by Matt Kalman, CBS Boston

BOSTON (CBS) — Tuukka Rask has had his share of “YouTube sensation” moments throughout his career.

Most recently, he slammed his stick against the boards after a shootout loss in the regular season, and the recoil effect planted him on his rear end before he could step through the bench door.

He’s typically able to laugh along with the rest of us who witness his gaffes, especially when they only come after the Bruins missed out on one point in the standings. Now that a couple of miscues cost the Bruins a playoff game, it’ll be interesting to see how the Bruins’ goaltender responds.

Rask finished Game 4 of the Eastern Conference semifinals on Thursday with 28 saves on 32 shots. But a physical error and a mental error that led to the New York Rangers’ first two goals helped extend this series in a 4-3 Rangers overtime win.

The first gaffe was somewhat excusable. Rask lost his footing and was unable to recover from his seat-plant to stop Carl Hagelin’s shot after it skidded off Johnny Boychuk’s stick. The goal cut the Bruins’ lead to 2-1 and gave the Rangers, and Madison Square Garden, previously non-existent life.

However, it was the error he made along with Zdeno Chara that really made you wonder if Rask was begging to add a little drama to this series. Physical errors happen and you accept them. Mental errors, when the stakes are so high, are inexcusable.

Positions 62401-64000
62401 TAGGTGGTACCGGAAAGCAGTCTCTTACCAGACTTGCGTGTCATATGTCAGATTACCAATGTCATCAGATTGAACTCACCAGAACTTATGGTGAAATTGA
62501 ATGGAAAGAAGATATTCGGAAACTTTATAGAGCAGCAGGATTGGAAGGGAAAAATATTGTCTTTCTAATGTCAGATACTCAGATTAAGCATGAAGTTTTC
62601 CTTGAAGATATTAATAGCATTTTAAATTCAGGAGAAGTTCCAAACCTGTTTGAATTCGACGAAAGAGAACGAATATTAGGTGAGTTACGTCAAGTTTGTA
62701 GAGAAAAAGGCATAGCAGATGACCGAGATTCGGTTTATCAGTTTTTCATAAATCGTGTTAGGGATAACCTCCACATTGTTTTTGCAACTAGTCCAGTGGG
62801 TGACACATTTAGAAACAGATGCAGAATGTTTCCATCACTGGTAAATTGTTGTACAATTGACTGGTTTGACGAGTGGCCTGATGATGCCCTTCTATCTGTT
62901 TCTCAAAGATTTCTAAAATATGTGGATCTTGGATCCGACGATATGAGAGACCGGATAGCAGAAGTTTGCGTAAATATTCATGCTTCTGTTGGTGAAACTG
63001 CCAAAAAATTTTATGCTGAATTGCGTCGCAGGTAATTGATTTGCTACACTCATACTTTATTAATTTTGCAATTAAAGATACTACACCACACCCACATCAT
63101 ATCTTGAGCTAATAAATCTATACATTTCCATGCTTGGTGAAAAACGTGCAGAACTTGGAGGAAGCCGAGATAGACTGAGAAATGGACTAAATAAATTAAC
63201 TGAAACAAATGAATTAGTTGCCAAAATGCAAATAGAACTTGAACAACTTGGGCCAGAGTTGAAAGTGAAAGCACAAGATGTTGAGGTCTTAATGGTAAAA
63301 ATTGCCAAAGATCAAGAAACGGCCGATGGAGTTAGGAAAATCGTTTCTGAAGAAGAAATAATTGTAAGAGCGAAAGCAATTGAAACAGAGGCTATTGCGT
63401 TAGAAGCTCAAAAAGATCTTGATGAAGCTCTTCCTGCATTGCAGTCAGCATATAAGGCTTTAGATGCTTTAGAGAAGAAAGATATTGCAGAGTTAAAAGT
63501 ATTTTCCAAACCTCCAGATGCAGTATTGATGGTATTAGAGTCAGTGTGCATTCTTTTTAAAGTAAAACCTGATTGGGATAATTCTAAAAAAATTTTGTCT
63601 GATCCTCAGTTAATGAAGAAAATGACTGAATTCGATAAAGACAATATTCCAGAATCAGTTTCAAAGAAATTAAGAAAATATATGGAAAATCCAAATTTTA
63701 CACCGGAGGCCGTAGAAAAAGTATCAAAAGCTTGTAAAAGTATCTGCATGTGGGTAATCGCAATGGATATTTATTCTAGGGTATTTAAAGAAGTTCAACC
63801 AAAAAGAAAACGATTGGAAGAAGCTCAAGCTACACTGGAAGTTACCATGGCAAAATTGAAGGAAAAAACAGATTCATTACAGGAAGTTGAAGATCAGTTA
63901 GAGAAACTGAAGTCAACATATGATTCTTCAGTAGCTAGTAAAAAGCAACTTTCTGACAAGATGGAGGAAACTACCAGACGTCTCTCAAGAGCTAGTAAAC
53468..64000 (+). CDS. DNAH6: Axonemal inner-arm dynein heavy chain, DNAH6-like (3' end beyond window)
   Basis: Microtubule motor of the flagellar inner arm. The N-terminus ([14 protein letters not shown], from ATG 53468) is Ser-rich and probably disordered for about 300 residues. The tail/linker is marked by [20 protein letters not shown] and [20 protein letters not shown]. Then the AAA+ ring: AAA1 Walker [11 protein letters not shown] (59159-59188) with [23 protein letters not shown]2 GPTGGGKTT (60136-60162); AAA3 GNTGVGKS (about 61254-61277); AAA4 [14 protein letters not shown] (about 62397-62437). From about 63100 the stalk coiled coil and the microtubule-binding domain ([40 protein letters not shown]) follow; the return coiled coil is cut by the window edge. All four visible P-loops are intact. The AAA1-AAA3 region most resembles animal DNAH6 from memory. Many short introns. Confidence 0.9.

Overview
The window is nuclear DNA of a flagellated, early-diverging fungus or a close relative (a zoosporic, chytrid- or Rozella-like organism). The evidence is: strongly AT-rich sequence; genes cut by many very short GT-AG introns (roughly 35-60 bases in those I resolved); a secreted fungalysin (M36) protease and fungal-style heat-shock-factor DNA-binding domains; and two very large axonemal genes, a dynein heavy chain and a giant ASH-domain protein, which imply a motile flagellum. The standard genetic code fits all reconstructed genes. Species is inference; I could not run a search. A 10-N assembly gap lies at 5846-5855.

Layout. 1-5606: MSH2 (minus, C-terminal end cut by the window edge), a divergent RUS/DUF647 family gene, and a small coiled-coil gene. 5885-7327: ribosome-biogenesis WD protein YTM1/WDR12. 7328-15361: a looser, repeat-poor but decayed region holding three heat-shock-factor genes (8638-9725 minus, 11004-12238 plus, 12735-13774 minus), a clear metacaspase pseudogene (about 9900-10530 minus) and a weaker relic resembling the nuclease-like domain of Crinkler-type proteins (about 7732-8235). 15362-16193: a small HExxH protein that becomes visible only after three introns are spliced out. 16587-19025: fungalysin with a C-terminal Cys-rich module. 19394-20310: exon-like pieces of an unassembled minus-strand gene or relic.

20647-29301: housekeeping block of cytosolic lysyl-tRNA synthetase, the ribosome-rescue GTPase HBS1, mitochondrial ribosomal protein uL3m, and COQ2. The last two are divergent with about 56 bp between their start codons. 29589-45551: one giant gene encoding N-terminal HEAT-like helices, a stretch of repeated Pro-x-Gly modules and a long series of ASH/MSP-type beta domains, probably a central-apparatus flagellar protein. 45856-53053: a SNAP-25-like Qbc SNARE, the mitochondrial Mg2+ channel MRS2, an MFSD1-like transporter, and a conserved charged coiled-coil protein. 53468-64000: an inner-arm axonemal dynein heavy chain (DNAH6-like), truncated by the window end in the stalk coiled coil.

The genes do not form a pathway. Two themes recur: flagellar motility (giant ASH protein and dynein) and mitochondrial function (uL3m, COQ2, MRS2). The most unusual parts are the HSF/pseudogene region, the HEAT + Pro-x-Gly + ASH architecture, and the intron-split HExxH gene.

With the Bruins protecting a 2-1 lead early in the third, Rask played the puck to Chara behind the Boston goal. Chara, who earlier in the game had a blind pass below the goal line intercepted by Derek Stepan (who set up a Ryan McDonagh shot from the slot that Rask stopped) again lost the puck to Stepan.

This time, Stepan kept the puck and stuffed it in while Rask was out of position and getting back into his crease as though he was taking a stroll through Boston Common.

The Bruins regained the lead and lost it again en route to the loss. They could’ve fallen even earlier had Rask not regained his form and made some brilliant stops, including a shoulder stop of Brian Boyle not too long after the Rangers center’s game-tying goal. Rask also denied a couple of point-blank saves on Rick Nash early in overtime.

Those plays came without time to stew over the mistakes. Now Game 5 is Saturday night at TD Garden. Rask’s fall on the Hagelin goal and screw-up with Chara on the Stepan goal are going to be on all the highlight shows. They’re going to be talked about in the dressing room, on the radio and on every street in Boston. Those discussions will be piled on top of more talk about the Bruins’ inability to close out series and the eerie resemblance Game 4 in 2013 had to Game 4 in 2010, when Simon Gagne started Philadelphia’s historic comeback with an overtime goal.

Rask thinks he’s a money goaltender and so do most observers. After stealing defeat from the jaws of victory, a money goaltender would bounce back and be impenetrable in Game 5. We’ll see if Rask can live up to that moniker.

Matt Kalman covers the Bruins for and also contributes coverage to and several other media outlets. Follow him on Twitter @TheBruinsBlog.

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